Minor children may apply for naturalization along with a parent and are exempted from all the qualifications, tests and interviews.

The process for women with Thai husbands applying under Section 9 is similar to the above but they are not tested or assessed for points, nor do they have to be in employment. Instead their husbands need to demonstrate that they have income of at least 15,000 baht a month.

Those applying under both Sections 9 and 10 who pass the Special Branch process will be finger printed, pay the application fee (currently 5,000 baht for naturalization) and will then be vetted by various other police departments. They also attend an interview with the National Intelligence Agency, usually at a downtown restaurant in Bangkok. This vetting process normally takes 2-3 months and applicants’ files are then forwarded to the Ministry of the Interior (MoI). The next stage is a panel interview at the MoI with senior officials from various government agencies. At the interview those without Thai spouses must sing the National and Royal Anthems from memory and unaccompanied into a microphone.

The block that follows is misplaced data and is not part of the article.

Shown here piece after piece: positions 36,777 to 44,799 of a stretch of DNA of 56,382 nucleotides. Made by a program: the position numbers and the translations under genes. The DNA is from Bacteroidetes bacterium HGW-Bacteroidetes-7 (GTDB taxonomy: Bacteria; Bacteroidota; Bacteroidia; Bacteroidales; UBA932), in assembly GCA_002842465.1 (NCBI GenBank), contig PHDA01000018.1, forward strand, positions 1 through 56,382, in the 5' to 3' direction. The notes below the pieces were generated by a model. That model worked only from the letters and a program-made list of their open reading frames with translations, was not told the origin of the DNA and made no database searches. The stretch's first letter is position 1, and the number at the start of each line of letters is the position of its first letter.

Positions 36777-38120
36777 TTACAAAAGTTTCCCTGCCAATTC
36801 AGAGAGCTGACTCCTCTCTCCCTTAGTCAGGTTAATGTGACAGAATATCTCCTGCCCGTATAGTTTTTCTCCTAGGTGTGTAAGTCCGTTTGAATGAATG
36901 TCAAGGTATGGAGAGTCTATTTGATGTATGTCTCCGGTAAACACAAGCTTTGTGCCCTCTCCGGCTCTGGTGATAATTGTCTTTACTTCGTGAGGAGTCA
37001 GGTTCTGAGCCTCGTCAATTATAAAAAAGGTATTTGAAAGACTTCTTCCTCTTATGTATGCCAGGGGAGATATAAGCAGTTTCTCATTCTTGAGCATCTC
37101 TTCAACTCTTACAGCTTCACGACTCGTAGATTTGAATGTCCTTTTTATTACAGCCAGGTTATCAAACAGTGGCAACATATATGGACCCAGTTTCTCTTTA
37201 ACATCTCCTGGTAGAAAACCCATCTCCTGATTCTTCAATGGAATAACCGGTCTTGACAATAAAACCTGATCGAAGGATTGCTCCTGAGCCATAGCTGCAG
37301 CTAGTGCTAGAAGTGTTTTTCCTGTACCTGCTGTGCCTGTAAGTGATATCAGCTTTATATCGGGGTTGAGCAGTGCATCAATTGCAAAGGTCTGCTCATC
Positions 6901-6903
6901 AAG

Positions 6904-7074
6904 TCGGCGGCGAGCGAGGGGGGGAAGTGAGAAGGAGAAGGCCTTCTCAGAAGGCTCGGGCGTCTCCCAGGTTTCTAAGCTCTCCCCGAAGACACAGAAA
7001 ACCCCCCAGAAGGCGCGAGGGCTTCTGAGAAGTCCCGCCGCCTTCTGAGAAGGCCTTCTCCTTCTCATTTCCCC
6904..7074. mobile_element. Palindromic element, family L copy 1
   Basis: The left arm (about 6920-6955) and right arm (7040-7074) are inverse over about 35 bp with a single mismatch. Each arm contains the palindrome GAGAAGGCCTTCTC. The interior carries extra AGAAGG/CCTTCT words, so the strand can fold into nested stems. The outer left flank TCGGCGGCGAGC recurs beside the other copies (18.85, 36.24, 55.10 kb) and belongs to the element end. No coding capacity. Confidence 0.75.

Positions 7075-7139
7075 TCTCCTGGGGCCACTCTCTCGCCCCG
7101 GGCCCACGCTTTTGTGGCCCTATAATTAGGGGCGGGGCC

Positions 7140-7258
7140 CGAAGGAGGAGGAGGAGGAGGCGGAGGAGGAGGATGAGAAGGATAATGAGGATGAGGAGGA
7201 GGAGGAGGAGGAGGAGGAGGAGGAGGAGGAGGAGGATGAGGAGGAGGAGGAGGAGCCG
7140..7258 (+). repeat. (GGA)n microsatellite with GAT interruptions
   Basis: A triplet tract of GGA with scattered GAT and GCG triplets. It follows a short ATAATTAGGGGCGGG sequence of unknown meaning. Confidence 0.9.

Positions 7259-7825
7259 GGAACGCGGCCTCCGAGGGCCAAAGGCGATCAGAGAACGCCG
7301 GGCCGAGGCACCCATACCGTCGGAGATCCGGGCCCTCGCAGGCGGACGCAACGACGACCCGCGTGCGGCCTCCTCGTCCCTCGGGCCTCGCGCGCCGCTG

Following the MoI interview, applications need to be approved by the interior minister and finally countersigned by the King. Once the King has signed and applicants have taken an oath of allegiance, the new Thai citizens will be announced in the Royal Gazette. After paying a further 1,000 baht fee for their naturalization certificates, they can apply for Thai ID cards and passports. They may also assume a Thai name but this is no longer compulsory.